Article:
10 Things School Facility Managers Should Take Care of During Winter Break

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It’s the most wonderful time of the year during winter break. The students get a nice vacation from their studies during the holidays. As for the school facility manager, you get to play catch up, thanks to the empty halls and classrooms. Even though the students use this time to relax, sleep in, and get together with friends and family, you need to use this time wisely to make sure everything is in order for the remainder of the winter months.

Here’s 10 things school facility managers should take care of during winter break to make sure their school is in tip-top shape.

Maintain Your HVAC System

Heat is crucial during the frigid winter months, so you’ll need to perform a few audits to make sure everything iscare and maintenace functioning at its best. Look for any components that may need a replacement, so you can take care of it during the break. Any type of issue that can prevent your school from being heated may actually prolong winter break, so be sure to keep the system in great shape.

Winterize Your School to Retain Heat

While properly maintaining your HVAC system is a crucial step on the winter break checklist, you’ll also want to be sure you’re not wasting any heat. Find any weak areas that result in your school losing heat and energy. You’ll want to air seal these areas, so your school doesn’t suffer from drafty rooms or areas that can’t retain heat.

Inspect Your Pipes

Winter brings the cold, and if your school isn’t properly heated, this can cause more problems than just frigid temperatures. If your school suffers from the cold, or loses power, this can have a huge effect on your pipes. These pipes can freeze and burst, so you’ll want to be sure that not only are they in great shape, but they’re getting enough heat to remain at any optimal temperature.

Perform a Test of Your Generator

Due to the snow and ice buildup on tree branches, they can often buckle and break under the tremendous weight and the brisk temperatures, which can be troublesome if there are any nearby powerlines. If you lose power, which is a significant certainty during the winter, you’ll be relying on your backup generator to make sure your school remains at an acceptable temperature, so your pipes don’t freeze and any electronics don’t suffer.

Replace Faulty or Broken Components

On day one of winter break, you’ll want to perform an inspection of your school and its various fixtures and

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components. This can include lights, water fountains, electrical outlets, or even radiators. Check each of these components to make sure they’re working, or if they need to be replaced before the students and teachers come back to resume the school year.

Inspect the Roof

During the winter, the roof of your school takes quite a beating from the snow, rain, and ice, especially if your roof is flat and doesn’t have any slopes or angles that can help combat the elements. You can work to remove any of the snow and ice build-up with a shovel or rock salt, but you’ll also want to look for any issues or problems that could affect the integrity of your roof. Be sure your drain pipes are free of debris and caulk any noticeable cracks.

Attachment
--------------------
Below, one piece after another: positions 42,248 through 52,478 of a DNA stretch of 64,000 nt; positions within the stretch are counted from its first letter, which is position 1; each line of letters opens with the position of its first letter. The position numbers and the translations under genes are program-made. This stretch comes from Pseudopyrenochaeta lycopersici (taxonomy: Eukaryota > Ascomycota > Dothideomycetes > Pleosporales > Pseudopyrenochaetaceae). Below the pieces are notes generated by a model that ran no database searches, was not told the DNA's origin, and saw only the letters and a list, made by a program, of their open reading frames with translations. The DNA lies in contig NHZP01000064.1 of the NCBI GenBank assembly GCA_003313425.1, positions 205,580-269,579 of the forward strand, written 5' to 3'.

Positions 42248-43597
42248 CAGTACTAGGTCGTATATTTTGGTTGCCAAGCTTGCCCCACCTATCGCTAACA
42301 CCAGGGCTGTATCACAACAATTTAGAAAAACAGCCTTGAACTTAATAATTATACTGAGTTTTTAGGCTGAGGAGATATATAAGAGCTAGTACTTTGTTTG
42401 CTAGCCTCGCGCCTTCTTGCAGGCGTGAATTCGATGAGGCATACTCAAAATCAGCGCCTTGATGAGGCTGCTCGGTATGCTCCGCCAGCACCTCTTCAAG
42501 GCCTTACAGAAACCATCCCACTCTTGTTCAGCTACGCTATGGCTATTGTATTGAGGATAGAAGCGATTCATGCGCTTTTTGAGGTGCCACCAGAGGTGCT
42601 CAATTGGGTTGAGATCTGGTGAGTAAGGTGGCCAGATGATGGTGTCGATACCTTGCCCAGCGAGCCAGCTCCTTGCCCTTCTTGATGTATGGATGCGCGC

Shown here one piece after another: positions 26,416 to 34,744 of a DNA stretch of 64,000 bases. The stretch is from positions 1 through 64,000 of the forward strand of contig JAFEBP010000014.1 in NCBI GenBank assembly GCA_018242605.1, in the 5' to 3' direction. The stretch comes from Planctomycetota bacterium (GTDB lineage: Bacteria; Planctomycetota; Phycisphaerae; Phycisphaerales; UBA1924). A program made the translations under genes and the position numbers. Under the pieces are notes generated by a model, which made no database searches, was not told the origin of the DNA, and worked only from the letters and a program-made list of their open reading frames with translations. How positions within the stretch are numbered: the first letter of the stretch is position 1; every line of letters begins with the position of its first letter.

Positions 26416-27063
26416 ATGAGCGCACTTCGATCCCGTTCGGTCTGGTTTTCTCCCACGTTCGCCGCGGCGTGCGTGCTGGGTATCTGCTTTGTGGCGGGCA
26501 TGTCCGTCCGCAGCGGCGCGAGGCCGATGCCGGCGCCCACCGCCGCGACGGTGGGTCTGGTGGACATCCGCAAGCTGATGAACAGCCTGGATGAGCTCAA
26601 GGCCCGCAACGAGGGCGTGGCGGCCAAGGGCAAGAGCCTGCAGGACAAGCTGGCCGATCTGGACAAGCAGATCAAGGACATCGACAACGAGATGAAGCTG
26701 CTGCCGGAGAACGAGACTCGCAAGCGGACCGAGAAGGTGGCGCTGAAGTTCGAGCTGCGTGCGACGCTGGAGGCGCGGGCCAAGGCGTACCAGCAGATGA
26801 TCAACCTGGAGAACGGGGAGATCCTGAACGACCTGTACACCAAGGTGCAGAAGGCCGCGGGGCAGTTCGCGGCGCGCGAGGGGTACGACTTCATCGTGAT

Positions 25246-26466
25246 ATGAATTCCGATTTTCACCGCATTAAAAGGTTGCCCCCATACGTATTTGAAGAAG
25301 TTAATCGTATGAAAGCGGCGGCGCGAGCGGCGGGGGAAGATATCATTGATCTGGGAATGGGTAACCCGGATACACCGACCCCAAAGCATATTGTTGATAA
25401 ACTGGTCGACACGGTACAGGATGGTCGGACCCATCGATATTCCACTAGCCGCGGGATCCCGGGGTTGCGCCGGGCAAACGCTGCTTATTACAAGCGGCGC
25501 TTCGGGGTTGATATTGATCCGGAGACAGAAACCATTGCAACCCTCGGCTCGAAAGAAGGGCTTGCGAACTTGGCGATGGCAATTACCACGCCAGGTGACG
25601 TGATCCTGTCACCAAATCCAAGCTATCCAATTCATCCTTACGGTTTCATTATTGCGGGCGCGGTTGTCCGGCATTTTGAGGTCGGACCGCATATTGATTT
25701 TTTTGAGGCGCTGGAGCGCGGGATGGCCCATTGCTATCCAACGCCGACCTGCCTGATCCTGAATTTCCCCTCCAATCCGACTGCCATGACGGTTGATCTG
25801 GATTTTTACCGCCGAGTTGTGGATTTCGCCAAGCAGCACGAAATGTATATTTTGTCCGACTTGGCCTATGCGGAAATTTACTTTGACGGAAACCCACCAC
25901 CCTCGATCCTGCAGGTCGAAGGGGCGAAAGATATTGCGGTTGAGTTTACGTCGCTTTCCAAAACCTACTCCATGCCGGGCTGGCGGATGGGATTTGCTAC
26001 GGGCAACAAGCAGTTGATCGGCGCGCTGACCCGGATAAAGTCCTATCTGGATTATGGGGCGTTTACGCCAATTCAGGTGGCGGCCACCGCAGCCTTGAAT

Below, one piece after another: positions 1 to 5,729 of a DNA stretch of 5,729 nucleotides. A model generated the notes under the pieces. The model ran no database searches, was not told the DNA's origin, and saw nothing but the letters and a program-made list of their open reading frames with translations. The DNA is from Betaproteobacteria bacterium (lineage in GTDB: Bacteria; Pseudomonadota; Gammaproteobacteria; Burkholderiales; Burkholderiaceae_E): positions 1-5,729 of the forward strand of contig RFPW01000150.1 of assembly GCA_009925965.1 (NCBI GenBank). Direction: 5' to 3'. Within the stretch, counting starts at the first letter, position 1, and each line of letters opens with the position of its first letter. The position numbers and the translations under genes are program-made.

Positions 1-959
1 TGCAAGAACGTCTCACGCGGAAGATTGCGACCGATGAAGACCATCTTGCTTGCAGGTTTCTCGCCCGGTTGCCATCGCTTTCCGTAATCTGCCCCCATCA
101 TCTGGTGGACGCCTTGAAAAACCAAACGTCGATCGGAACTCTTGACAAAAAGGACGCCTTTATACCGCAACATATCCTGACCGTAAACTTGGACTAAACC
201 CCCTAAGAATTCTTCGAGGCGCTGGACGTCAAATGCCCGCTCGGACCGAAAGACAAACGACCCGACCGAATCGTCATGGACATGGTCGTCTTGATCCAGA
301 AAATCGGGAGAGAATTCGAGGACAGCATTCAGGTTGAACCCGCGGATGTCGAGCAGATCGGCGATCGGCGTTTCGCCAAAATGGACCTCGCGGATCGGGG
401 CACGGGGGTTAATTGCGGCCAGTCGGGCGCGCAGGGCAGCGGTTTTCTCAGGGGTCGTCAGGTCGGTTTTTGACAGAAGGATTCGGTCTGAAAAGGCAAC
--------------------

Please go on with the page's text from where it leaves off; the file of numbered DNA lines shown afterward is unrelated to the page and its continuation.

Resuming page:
Clear the Snow & Ice

Depending on how hard the weather hits your area, this may be a continuous process during winter break. You’ll want to clear the parking lots and designate the snow piles to areas out of the way. Clear the walkways and paths to your school’s entrances, and salt the ground to help reduce any ice buildup.

Invest in New Floor Mats

The floors in your school can take quite a beating during the winter, with students tracking in clumps of snow and even rock salt from the walkways. You’ll want to get some heavy-duty floor mats for the entryways to help reduce the snowy debris from damaging your floors. For the best results, place heavy-duty floor mats outside the entrances to pick up most of the snow and salt, which will reduce the amount actually making it into the school.

Start a Germ & Bacteria Removal Plan

School absences and sickness are rampant during the winter, so one of the best ways to combat this is by focusing on areas with considerable germ and bacteria buildup. The most susceptible areas are the restrooms and the locker rooms. A thorough cleaning can do the trick; however, if there is mold within the components, like your partitions, you may need to find a suitable replacement. HDPE plastic partitions can drastically reduce sickness because they don’t absorb moisture and won’t sprout mold.

Get Your Painting Done

Due to the lack of students filling the hallways and classrooms, now’s the time to get some painting done. If there are components or features in your school that are starting to fade in color, or if they’re chipping, you can get the painting done without having to worry about the VOC emissions affecting student health. Be sure to do this early in the break, so the paint can be dry, ensuring your school is free of the paint smells by the time students and teachers return. You can even invest in HDPE lockers to help avoid any locker painting in the future.

Use your winter break wisely and get these crucial services completed, so you can avoid any major problems that occur throughout the winter.